Wilson readily admits that the two actors had no difficulty playing off each other and that they have become true friends off-camera.

"The show really lends itself well to film. I'm the biggest proponent of musicals. I believe in musicals. I believe in the device of musicals."

Wilson has been touched to learn that his performance in that TV film affected so many people who were struggling with their sexual identities. He comments: "What we do for a living is entertainment and you hope people will have a good time; some people will cry, some people will laugh and others sit and eat their popcorn; it's as deep as you want to make it. But ANGELS is hard to ignore. If you're an actor and you talk to people, you study, you do your work trying to create a character that is believable and as non-judgemental as possible. Then it's nice to get an honest reaction from people. You rarely get those opportunities where your work really has an impact and moves people. I've met several gay Mormons and they are really appreciative of what they've experienced in this film."

The question of how acting differs in the mediums of film and theater really gets Wilson going: "For me the intention is the same; the acting is the same. Acting is acting. With a film the director brings the focus to you. There's an intimacy in a number like "All I Ask of You" and the Phantom could do minute things in his quiet moments where he is introspective. It's a question of tone and volume and different things that you can do in films that is quite special. Believe me, there's nothing like a musical on stage and there's nothing like being in one, but what I think is interesting is that PHANTOM, LES MIS and MISS SAIGON are really to the theater what action movies are to Hollywood. They were were either all-sung or partially sung and there were helicopters and chandeliers, so it naturally becomes cinematic. In films you can have a real chandelier falling and crashing; you can have us really rowing a boat in the Phantom's lair. It captures the heart of the play, which in itself is very romantic and epic and the comedy is this almost vaudevillian style in which Minnie [Driver] plays Carlotta. With the romantic part of the story we were able to take that one step further and have me coming in on a white horse and the shirt and the sword...it doesn't get any more romantic than that! There are also those close-ups when you get into the Phantom's eyes and see this disfigured man. You get to see what's in his heart. The show really lends itself well to film. I'm the biggest proponent of musicals. I believe in musicals. I believe in the device of musicals. That's why I'm so happy to have worked with Nicholas Hytner and Trevor Nunn and people who look at musicals with the same respect, dedication and focus that others have for Sam Shepard, Chekov and Shakespeare. That's what musicals are to me and that's where my style of acting comes from. It comes from the heart and it comes from the script. The acting is the same whether it's in a film or on stage. It's just a question of how "big" you want to be and how broad you want to play it."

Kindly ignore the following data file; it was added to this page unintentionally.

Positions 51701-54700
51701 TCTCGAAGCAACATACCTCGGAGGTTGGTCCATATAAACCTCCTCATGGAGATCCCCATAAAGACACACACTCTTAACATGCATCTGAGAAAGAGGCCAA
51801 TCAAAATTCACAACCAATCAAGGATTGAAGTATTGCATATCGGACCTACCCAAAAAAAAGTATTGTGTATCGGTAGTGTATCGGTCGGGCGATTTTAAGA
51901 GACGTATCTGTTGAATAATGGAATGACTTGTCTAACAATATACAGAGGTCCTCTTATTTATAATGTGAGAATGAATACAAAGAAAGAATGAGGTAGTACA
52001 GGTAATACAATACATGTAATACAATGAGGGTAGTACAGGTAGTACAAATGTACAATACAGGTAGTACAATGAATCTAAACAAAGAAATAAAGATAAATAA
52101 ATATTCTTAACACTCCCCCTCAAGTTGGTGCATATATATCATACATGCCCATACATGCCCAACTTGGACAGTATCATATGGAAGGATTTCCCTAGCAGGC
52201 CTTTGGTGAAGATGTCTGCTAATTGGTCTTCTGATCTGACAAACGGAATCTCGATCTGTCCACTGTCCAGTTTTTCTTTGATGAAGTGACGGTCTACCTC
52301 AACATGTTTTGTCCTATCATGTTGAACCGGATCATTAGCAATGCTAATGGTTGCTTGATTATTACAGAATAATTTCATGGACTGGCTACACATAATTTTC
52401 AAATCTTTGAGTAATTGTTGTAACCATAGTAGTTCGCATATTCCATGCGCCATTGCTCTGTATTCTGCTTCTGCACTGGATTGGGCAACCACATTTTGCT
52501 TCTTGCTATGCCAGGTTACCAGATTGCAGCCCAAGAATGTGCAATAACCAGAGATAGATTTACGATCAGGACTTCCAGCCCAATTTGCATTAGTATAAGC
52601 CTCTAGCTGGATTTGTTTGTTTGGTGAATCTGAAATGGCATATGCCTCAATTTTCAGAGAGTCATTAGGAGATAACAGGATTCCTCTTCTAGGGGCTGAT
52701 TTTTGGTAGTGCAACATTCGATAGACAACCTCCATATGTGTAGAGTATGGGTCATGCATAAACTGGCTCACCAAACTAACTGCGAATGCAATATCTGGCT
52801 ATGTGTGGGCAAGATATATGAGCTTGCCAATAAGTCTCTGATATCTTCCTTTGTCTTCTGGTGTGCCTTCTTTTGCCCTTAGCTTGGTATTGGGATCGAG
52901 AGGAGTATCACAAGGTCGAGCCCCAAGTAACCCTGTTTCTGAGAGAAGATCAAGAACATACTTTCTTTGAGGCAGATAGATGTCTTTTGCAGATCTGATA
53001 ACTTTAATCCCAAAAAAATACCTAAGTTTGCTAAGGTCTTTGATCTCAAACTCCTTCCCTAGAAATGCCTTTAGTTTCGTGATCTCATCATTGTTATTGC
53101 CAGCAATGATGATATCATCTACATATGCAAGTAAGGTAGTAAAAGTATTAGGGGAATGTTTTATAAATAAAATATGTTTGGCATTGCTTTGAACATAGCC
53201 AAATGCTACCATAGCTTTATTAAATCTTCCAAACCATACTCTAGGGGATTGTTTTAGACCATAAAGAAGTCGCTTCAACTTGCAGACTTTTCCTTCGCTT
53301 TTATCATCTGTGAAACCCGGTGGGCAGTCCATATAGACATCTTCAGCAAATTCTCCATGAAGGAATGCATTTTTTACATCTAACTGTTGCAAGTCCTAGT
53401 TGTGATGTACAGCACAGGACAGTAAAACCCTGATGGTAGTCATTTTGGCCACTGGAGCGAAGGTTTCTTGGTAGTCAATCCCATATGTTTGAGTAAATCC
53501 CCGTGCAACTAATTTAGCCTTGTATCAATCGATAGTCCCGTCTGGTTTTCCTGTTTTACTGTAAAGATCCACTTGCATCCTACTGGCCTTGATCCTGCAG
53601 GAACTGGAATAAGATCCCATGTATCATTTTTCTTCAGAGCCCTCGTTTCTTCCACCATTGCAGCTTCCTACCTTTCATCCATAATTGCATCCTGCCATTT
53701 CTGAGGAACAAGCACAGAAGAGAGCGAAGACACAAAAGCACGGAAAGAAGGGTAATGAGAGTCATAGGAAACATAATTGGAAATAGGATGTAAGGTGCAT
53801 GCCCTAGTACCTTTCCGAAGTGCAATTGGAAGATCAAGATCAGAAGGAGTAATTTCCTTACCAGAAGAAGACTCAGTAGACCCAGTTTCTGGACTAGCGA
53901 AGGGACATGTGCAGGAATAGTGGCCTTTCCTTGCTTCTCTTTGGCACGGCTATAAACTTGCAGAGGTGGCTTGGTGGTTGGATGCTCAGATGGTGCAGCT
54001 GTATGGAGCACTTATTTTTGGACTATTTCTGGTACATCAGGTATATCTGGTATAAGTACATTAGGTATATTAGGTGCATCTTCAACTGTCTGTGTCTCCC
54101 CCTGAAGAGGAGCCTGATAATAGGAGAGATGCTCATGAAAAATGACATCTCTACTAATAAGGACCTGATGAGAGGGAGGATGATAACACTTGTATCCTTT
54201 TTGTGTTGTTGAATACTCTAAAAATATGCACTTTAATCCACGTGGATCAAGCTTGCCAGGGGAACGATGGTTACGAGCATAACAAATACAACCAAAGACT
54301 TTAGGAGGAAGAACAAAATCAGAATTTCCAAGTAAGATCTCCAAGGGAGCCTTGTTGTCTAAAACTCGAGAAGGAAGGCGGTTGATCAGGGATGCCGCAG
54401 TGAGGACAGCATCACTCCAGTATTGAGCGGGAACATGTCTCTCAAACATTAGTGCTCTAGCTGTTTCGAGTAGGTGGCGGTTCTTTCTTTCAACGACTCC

Wilson admits that during the filming of PHANTOM OF THE OPERA, Andrew Lloyd Webber dubbed him "The Impossibly Perfect Patrick Wilson" In fact, Lloyd Webber called him that quite often. This was because Wilson performed most of his stunts himself and for the professionalism he displayed on the set. "It's very flattering," says Wilson, "but it's not true. I'm not 'perfect'." Wilson has great admiration for the British composer In fact, the two men bonded immediately. To Lloyd Webber, Wilson was "the only person in the room who could sit there and trade stories with him and go show by show with him and talk about how his music changed or what instruments he used. He'd tell me about the creation of this role or ask me if I'd heard a certain version of SUPERSTAR and what did I think of it? All the others there were Hollywood people so he and I hit it off really well. He's probably the only musical theater composer of the 20th century I'd never met. I mean, I'd met Sondheim and just about every other theater composer. You know, I've spent eight years in the business and I got to meet a lot of people, but I'd never auditioned for Andrew. When I did get to sing for him it was very comforting and relaxing because the part of Raoul sat in a good part of my voice and I'd grown up singing that style of music. I grew up on LES MIS--pop musical theater was what I grew up on. Each show swayed me in different ways, whether it was classical or pop, but this was sort of the core of what you listen to. Now quite a few "Hollywood people" had auditioned for the role, but unless you sing it eight times a week you either 'do it or you don't' and unless you do it like that it's hard to understand what it's like. From the start, it became obvious that Lloyd Webber and I came from the same world--the theater--and it wasn't like some actor who was saying, 'Well, I just learned to sing for this audition' or 'Well, I used to sing as a kid' and that's fine, but for this role, everything just felt right."